Wedding Trains, Planes, Boats, and Automobiles – Portland, Oregon

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After a wonderful visit along the Oregon Coast we made our way to the city of Portland for an extended stay. Our youngest daughter lives in the “City of Roses” and we try to stay here for a while each year.

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August is a great time to be in Portland. The weather is very nice and the city takes a break from the frequent rain so everyone can enjoy the outdoors. The city is bordered to the north by the Columbia River and the Willamette River runs through its center.

Of course every thing is different this visit. Everyone is wearing masks and almost every business has been affected by Covid-19. We have been doing some tasks like shopping, truck maintenance, laundry, etc. that we delayed until we settled down for a while in Portland. Things take a little more time now, but most everything has gone smoothly.

One of the big tasks for our visit this time was for Celia to help shop for a wedding dress for our youngest. Covid-19 makes that process a more challenging undertaking as well, what with a limited number of dresses that can be tried on, a limited number of people who can accompany you, and a limited number of appointments allowed. Through it all-success! “Yes,” was said to the dress and everyone is all smiles. Now if we can just find the “mother of the bride” dress.

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With all the shopping going on, it was time for me to escape and to visit a place that was on my list but that I had not visited before. In the Columbia River Gorge is the town of Hood River, Oregon. The riverfront town is about one hour east of Portland along the Columbia. From this town, you can see Mount Adams and Mount Hood in the distance. Of course, Mount Hood is so tall it is easy to see in far away Portland.

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The Western Antique Aeroplane and Automobile Museum (WAAAM) is in Hood River. It is not as well known as the Evergreen Museum south of Portland but it has an impressive collection of older planes.

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Pietenpol Sky Scout with Ford Model A Engine

The museum opened in 2007 and was seeded by the 50 year collection of Terry Brandt which boasted 42 antique planes. The non-profit that he started has grown to three large hangers that now house over 325 planes and vehicles.

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Curtiss JN-4D “Jenny”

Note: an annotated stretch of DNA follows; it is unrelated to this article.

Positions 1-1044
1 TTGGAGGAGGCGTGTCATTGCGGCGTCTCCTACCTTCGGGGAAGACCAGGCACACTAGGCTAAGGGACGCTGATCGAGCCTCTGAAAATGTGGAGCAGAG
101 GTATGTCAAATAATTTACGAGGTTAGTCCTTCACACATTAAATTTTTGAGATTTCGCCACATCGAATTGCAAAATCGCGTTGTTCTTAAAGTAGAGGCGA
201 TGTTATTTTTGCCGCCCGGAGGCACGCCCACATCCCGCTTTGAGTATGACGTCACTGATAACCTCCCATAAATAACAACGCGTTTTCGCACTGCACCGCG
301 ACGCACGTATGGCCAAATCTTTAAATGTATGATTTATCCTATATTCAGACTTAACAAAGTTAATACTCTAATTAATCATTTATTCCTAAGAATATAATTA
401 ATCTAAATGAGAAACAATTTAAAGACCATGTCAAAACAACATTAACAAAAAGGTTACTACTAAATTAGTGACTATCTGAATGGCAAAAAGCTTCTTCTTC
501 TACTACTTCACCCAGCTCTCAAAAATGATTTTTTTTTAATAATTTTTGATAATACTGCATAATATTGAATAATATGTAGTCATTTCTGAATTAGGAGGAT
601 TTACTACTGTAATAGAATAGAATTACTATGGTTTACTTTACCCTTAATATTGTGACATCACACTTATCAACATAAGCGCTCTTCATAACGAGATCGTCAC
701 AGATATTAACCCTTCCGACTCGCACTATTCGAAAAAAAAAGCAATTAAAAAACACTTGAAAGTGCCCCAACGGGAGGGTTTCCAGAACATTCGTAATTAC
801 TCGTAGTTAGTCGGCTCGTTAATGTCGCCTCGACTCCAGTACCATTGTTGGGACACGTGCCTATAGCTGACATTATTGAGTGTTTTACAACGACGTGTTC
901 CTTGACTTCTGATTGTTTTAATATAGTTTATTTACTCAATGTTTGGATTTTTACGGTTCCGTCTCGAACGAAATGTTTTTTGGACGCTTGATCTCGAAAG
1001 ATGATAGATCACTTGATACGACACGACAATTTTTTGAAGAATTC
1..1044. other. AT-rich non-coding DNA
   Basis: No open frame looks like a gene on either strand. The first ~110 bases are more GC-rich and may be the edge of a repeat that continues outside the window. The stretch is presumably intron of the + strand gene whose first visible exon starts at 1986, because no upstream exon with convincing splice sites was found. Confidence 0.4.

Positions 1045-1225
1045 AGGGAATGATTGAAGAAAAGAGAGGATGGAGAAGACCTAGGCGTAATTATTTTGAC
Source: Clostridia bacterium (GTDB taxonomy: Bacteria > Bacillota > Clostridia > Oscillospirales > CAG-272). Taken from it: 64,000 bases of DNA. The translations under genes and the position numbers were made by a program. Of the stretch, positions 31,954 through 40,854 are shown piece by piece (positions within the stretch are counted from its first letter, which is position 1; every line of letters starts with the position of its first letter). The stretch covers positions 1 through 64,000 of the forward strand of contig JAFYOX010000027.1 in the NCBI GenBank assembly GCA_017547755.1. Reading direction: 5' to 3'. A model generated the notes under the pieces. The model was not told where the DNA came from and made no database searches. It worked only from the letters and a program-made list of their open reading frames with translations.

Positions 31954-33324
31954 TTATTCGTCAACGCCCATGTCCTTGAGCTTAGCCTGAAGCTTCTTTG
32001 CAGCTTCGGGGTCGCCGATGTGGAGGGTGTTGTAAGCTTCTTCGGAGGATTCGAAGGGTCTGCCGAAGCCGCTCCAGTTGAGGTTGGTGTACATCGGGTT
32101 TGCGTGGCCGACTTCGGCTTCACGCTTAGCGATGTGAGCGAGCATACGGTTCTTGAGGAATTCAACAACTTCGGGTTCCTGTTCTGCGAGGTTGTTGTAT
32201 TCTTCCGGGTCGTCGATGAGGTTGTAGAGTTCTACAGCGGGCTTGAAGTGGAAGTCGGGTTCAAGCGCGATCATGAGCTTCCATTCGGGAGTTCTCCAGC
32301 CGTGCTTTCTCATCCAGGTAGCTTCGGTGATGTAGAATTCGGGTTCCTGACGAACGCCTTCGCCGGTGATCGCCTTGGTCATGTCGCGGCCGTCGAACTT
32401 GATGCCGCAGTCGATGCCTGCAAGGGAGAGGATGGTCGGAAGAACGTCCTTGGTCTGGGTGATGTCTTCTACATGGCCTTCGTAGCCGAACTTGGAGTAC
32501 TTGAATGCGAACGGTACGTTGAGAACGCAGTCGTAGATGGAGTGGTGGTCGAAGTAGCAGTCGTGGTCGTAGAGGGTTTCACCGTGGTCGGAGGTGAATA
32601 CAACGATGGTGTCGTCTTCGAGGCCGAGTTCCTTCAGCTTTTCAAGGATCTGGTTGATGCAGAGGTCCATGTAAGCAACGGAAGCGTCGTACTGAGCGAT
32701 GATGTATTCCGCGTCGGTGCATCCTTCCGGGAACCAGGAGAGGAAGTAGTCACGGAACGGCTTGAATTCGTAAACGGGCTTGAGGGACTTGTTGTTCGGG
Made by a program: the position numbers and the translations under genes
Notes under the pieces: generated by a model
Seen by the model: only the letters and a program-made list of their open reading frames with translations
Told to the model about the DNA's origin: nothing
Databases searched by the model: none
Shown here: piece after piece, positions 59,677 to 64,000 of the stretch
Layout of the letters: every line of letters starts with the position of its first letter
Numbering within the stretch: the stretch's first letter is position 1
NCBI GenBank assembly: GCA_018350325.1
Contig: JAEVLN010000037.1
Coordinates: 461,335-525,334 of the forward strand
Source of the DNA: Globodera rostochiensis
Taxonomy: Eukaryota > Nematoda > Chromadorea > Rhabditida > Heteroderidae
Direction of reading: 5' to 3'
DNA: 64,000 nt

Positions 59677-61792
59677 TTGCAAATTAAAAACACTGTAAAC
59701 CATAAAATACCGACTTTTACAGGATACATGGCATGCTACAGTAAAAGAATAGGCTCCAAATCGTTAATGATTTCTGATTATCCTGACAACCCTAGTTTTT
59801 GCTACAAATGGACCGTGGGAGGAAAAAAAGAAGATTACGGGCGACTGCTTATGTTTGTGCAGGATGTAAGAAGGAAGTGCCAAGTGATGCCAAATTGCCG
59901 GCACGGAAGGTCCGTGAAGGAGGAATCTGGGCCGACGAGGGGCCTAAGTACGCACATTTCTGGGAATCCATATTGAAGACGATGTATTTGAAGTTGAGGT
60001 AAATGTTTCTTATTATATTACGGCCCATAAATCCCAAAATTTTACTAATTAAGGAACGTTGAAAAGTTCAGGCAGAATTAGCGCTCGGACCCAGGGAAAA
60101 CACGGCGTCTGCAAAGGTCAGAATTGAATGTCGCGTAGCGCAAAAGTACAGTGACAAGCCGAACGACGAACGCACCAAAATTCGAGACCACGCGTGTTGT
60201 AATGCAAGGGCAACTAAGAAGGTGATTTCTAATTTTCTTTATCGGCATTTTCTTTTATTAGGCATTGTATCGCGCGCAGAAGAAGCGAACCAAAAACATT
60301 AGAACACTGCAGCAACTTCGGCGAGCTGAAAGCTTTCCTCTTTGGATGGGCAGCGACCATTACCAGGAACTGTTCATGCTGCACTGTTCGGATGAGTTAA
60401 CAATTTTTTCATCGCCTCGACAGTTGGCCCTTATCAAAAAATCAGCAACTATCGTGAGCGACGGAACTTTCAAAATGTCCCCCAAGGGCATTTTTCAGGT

Probably one of the most noteworthy planes in the collection is a 1917 Curtiss Jenny. The Curtiss JN-4D was used as a trainer for 95% of the American and British WWI pilots. After the war, many were refurbished for crop dusting, amusement, and the first scheduled mail flights.

One of the points of pride at the museum is that over 85% of the planes are operational. This is amazing given that so many of the planes are over 80 years old. Many were flown directly to the site of the large hangers that now house them.

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1929 Curtiss Robertson Robin

You can see in the photos that many planes have oil drip pans placed on the floor to catch the fluid that escapes from the seals. This is a tangible sign that they are ready to fly.

Many of the 90 plus planes in this collection were built in 1929. In the 1920s, there were many companies rushing to build aircraft in this emerging industry. Most of these endeavors failed with the onset of the Great Depression.

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1928 Boeing 40C

There is an exhibit of the only remaining 1928 Boeing 40C that is still air worthy. It took over eight years to restore this plane with a team of up to 60 volunteer restorers. This mail plane flew a route from Seattle to San Diego.

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On May 8th, 2010 it flew alongside the Boeing 787 Dreamliner.

The WAAAM collection also contains about 190 antique vehicles.

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Among them, there are some Willys Jeeps which I am especially fond of since I owned one as a teenager.

There are docents who travel around the large facility in scooters. They are especially proud of the collection there. (Even if you don’t have a question, they will answer some for you.) Terry Brandt himself is one of the docents.

They have an amazing collection, no doubt one of the best in the country. Another point of pride is the fact that most of these planes and automobiles are not on loan from other institutions but are part of the permanent collection.

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Afterwards, I drove down to the waterfront not expecting to see much except the toll bridge that crosses the Columbia River here. To my surprise the waterfront was crowded even though it was a weekday afternoon.

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There was so many people that I guessed that there must be some kind of event taking place. I asked a passerby what was going on and he said that if anything there were fewer people here than normal. He said he was from Utah and his family comes up every summer to Hood River because of the great conditions for windsurfing.

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The Columbia River Gorge has sustained winds and there were plenty of windsurfers, SUPs, Catamarans, and jet-skiers enjoying the outdoors.

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After a full day in Hood River, I made my way back to Portland on I-84 through the gorge which is a beautiful drive. By far the biggest attraction is Multnomah Falls which is currently closed but can be seen from the highway. Here is a picture from a past trip.

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